|Another negative impact of the US-UK invasion has been to put women's rights in danger in the "new" Iraq.
"On May 22 around 4:00 P.M.
at Baghdad, nine-year-old girl "saba", was adducted from
the stairs of the building where she lives, taken to an abandoned
building nearby, and raped..."
(Human Rights Watch Report: Climate of
Fear, July 2003)
According to a Human Rights Watch report Climate
of Fear published in July 2003, as a result of the invasion,
women and girls face increased sexual violence and abduction, which
was almost unheard of during Saddam Hussein's regime.
Hodgkin is Research Coordinator for Amnesty International in
Baghdad. She says the violence against women and girls has created
a state of fear, preventing them from being more active in the society.
"It's certain women feel that now [after April], it is less
safe for them on the street. There's been more killing; women feel
more danger going back and forth from work and school, and participating
in activities. Some girls have been withdrawn from school because
their parents think it's unsafe in the streets," Hodgkin explains.
An accurate count of women and girls victimized
by sexual violence is very difficult to ascertain since many do
not report such cases or even seek medical attention, according
to Human Rights Watch. While the U.S. troika - its occupying forces,
the Coalition Provisional Authorities (CPA) it runs, and its de
facto government in Iraq - is busy securing Iraq's natural resources
and hunting Saddam Hussein, the public security vacuum in Baghdad
has heightened the vulnerability of women and girls to sexual violence
According to Hodgkin, there has been an acute
rise in "honor killings" and domestic violence, once suppressed
during the past regime, since the U.S. occupied Iraq last April.
A woman becomes the victim of an "honor killing" when
her family feels she has damaged their reputation by having sex
with a man, or even just by going out with him. This dishonor "entitles"
a male member of her family to "justifiably" murder her.
"These crimes often go unreported, and even when they are reported,
police rarely take any action. So a woman's life is expendable,"
According to an Amnesty International investigation,
there have been many "honor killings" in Iraq, the vast
majority of which are unreported. There have been no investigations
of the people alleged to have carried out these murders. Police
have made no arrests. Hodgkin explains further, "If you do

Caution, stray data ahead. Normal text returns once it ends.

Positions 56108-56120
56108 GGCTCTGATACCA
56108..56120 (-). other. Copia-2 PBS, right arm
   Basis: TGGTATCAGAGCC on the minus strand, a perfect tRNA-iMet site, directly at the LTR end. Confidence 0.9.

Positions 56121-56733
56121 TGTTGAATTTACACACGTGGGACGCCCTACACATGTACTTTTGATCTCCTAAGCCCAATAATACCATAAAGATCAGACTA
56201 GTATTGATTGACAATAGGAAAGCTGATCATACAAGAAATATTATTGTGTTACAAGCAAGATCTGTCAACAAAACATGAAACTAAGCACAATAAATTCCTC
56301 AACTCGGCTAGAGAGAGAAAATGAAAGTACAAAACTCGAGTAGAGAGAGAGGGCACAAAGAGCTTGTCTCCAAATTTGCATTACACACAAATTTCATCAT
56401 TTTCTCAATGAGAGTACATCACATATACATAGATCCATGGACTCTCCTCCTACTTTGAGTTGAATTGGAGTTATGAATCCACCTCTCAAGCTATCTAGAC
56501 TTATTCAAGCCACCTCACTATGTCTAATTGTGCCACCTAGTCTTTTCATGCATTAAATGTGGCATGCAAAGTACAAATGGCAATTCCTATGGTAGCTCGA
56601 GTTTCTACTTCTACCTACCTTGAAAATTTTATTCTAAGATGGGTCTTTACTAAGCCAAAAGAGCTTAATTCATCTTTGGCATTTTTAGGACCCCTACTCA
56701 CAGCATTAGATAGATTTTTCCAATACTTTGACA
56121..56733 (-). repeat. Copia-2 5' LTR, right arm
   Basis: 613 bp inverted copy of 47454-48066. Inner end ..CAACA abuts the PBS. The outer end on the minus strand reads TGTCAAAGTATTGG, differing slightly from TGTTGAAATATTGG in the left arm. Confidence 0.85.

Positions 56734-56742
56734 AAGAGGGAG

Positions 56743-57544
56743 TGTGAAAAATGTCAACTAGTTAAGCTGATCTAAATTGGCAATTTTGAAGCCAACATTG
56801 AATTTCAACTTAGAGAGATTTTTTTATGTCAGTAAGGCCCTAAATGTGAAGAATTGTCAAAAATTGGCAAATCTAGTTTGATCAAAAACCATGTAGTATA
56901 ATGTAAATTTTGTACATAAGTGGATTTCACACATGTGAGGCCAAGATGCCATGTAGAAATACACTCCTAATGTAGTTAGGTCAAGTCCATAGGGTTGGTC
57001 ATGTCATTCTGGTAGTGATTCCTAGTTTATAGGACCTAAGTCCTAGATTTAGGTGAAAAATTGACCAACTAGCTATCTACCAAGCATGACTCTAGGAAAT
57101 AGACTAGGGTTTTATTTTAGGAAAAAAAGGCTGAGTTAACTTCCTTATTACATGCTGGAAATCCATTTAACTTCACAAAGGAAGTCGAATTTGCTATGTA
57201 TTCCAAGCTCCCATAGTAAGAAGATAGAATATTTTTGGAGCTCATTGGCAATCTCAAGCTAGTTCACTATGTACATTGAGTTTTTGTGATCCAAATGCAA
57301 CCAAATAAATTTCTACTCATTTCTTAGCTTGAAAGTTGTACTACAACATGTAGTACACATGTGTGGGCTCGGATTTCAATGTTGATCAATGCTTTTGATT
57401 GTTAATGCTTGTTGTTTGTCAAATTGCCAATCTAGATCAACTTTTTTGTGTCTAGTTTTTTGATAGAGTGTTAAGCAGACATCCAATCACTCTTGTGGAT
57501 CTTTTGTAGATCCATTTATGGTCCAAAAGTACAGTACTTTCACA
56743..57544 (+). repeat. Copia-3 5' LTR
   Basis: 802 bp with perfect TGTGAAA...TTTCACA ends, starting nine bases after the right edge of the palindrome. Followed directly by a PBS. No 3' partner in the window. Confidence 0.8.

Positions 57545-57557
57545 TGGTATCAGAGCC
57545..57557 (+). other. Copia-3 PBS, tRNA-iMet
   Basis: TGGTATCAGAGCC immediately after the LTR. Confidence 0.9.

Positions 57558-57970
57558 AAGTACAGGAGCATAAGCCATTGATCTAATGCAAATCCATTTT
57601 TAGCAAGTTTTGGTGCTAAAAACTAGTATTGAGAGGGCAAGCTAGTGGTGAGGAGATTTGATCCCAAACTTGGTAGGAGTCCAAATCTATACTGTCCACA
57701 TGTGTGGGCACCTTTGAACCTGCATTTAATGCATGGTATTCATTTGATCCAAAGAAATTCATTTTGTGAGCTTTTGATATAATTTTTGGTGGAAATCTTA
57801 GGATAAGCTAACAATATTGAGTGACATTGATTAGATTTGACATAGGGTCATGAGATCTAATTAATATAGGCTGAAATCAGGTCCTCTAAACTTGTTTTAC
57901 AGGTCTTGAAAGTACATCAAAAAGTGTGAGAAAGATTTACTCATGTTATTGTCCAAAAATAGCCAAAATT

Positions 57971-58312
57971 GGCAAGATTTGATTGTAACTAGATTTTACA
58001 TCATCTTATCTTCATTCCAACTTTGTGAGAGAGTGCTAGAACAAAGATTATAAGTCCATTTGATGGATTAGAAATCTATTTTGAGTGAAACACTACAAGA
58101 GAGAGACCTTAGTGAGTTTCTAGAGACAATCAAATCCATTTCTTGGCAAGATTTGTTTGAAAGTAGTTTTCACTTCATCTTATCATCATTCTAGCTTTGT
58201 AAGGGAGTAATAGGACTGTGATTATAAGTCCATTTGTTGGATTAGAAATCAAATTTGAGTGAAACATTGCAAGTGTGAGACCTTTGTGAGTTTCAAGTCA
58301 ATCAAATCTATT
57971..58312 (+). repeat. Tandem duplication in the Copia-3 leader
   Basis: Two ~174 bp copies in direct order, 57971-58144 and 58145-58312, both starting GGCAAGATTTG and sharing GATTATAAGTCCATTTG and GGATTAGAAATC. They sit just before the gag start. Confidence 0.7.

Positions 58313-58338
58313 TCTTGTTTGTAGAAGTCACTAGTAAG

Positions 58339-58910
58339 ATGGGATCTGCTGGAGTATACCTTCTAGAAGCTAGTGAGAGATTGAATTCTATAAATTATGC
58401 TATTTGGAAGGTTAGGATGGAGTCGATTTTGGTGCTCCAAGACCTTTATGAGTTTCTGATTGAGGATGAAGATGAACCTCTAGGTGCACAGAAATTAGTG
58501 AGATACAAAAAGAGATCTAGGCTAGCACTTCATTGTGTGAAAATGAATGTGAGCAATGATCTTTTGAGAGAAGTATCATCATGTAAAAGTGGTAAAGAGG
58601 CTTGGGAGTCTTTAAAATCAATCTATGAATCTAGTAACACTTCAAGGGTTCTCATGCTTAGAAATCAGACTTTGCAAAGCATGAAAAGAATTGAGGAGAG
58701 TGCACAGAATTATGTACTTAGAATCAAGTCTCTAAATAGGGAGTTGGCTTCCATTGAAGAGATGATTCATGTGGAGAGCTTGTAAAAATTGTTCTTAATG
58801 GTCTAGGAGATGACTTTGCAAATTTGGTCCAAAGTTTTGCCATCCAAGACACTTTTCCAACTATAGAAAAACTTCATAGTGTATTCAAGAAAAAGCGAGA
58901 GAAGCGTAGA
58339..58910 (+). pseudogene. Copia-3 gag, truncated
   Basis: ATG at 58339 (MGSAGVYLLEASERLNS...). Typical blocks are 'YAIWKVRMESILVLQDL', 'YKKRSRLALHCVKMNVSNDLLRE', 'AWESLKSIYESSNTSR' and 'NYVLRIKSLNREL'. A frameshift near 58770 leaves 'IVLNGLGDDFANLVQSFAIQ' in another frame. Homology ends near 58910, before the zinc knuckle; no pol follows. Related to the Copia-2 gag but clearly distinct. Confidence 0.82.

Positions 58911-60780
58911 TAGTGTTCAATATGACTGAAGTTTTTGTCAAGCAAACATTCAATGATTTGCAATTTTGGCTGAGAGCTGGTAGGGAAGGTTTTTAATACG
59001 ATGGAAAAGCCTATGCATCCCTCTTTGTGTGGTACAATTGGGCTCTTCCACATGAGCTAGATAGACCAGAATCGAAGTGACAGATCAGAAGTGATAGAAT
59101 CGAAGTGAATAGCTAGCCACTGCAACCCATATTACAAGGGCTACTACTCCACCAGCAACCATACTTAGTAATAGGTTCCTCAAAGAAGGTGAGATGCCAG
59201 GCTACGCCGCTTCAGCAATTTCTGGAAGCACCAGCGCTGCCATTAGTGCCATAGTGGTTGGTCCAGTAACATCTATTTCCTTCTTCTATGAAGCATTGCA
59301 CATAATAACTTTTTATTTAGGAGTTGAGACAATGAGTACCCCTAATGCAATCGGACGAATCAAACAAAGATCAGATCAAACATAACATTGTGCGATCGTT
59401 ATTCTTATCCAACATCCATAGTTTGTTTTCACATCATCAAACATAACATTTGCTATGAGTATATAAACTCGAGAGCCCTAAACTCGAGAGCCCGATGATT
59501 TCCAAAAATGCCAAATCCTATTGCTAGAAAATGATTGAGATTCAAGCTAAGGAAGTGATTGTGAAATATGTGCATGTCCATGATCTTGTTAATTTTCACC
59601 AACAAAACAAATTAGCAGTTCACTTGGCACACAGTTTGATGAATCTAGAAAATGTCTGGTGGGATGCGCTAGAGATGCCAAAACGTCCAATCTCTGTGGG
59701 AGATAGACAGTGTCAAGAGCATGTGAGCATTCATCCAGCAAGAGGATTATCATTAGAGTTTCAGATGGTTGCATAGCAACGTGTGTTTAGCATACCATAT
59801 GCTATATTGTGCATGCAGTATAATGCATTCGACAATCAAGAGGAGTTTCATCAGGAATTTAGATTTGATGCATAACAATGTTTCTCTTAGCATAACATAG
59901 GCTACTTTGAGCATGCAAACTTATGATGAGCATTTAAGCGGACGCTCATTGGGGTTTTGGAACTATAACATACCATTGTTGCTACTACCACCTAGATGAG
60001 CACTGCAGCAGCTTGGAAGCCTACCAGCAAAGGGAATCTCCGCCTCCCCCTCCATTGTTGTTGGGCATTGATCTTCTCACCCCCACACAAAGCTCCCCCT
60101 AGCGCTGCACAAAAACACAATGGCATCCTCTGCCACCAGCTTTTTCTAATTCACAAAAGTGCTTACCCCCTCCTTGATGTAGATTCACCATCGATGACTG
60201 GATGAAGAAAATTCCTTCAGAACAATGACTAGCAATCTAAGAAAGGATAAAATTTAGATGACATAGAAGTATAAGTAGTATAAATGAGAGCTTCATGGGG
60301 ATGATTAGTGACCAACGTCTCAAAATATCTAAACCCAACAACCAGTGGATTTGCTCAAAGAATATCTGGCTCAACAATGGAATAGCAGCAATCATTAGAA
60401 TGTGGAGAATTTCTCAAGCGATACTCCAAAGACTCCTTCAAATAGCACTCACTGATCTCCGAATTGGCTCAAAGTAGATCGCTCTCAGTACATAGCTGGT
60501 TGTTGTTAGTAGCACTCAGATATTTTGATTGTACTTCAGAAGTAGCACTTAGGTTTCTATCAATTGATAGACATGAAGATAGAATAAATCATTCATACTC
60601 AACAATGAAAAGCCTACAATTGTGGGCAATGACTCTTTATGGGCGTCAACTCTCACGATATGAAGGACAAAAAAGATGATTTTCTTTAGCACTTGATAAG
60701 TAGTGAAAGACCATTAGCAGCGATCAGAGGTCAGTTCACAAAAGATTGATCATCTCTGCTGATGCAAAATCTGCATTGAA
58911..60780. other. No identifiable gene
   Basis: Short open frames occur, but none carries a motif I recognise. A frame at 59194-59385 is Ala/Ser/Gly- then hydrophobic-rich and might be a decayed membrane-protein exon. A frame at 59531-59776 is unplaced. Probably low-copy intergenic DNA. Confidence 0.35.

find a situation where a woman may have been raped, no matter what
the circumstances, she runs the risk of being murdered by a male
relative if she admits the incident to a family member. So if you
think there's a possibility that a woman has been raped, you'd never
go to her family to investigate the crime for fear of putting her
in more danger."
Hodgkin still remains optimistic about the role of women in the
post-Saddam era. She says since April, there's been great boost
of activity from all sectors in Iraqi society, including the formation
of many civic and human rights organizations. Although women are
underrepresented in these groups, Hodgkin reports there are organizations
surfacing that have been formed by women and are run by women. "I
think there is great hope for women's activism in the future. I
think this is a period of transition, this is a period of change;
[but] women are still unable to take their rightful position in
It's not very difficult to see male-domination in
Iraq, even though it's considered one of the most socially open
secular countries in the region. When I interviewed people on the
street, males always dominated the speech, and women always stood
The rise of the Shi'ites in southern Iraq
is affecting women's rights in the post-invasion period. Many worry
that replacing Saddam's secular government with a fundamentalist
Islamic government will undermine women's rights in the future Iraq.
Hodgkin believes there must be positive efforts in every area to
ensure that women do have positive positions. She says, for instance,
in the Iraqi Interim Governing Council that was established in July,
of the 25 members on the Council, only three are woman. Hodgkin
believes there must be stronger efforts made to ensure the rights
and the equality of women in the future constitution and governing
body of Iraq.